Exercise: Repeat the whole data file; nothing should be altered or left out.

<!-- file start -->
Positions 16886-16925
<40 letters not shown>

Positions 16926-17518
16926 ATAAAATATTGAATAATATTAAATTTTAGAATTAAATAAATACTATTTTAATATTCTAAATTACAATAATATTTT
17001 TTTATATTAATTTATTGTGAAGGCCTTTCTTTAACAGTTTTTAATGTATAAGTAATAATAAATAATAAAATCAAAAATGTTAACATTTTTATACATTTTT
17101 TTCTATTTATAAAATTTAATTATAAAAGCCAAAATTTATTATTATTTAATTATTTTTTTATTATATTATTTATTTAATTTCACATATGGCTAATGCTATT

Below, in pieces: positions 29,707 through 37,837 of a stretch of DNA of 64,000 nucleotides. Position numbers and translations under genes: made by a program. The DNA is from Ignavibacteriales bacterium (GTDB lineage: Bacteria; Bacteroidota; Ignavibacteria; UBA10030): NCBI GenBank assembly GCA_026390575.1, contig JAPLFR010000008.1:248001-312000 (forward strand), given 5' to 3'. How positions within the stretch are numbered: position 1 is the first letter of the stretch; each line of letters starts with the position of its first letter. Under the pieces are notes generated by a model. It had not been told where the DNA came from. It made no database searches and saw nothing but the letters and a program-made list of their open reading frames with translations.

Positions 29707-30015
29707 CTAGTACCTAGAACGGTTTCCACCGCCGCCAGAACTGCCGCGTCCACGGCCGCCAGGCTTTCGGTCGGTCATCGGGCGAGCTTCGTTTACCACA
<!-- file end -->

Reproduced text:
Positions 16886-16925
<40 letters not shown>

Positions 16926-17518
16926 ATAAAATATTGAATAATATTAAATTTTAGAATTAAATAAATACTATTTTAATATTCTAAATTACAATAATATTTT
17001 TTTATATTAATTTATTGTGAAGGCCTTTCTTTAACAGTTTTTAATGTATAAGTAATAATAAATAATAAAATCAAAAATGTTAACATTTTTATACATTTTT
17101 TTCTATTTATAAAATTTAATTATAAAAGCCAAAATTTATTATTATTTAATTATTTTTTTATTATATTATTTATTTAATTTCACATATGGCTAATGCTATT

Below, in pieces: positions 29,707 through 37,837 of a stretch of DNA of 64,000 nucleotides. Position numbers and translations under genes: made by a program. The DNA is from Ignavibacteriales bacterium (GTDB lineage: Bacteria; Bacteroidota; Ignavibacteria; UBA10030): NCBI GenBank assembly GCA_026390575.1, contig JAPLFR010000008.1:248001-312000 (forward strand), given 5' to 3'. How positions within the stretch are numbered: position 1 is the first letter of the stretch; each line of letters starts with the position of its first letter. Under the pieces are notes generated by a model. It had not been told where the DNA came from. It made no database searches and saw nothing but the letters and a program-made list of their open reading frames with translations.

Positions 29707-30015
29707 CTAGTACCTAGAACGGTTTCCACCGCCGCCAGAACTGCCGCGTCCACGGCCGCCAGGCTTTCGGTCGGTCATCGGGCGAGCTTCGTTTACCACA